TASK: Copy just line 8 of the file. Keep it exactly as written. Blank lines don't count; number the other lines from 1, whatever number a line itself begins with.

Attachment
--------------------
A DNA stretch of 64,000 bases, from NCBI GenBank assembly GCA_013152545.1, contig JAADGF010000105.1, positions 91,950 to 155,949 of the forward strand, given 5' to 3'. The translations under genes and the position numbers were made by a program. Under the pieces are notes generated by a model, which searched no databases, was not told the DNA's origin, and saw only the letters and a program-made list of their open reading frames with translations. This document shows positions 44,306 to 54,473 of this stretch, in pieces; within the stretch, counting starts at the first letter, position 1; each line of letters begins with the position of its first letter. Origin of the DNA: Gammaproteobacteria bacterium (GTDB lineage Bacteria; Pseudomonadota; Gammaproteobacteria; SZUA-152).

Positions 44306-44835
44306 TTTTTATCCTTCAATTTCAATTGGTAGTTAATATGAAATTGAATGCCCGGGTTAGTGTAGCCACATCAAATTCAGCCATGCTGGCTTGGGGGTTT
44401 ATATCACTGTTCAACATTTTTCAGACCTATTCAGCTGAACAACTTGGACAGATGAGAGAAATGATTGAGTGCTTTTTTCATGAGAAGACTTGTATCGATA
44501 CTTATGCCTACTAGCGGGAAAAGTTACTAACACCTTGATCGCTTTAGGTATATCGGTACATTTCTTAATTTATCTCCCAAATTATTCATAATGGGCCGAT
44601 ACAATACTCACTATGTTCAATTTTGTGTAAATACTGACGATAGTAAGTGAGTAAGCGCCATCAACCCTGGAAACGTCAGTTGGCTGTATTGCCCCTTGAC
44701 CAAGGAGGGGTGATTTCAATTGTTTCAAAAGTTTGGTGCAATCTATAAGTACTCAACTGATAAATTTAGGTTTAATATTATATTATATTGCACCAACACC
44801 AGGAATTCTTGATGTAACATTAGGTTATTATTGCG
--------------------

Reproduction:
44801 AGGAATTCTTGATGTAACATTAGGTTATTATTGCG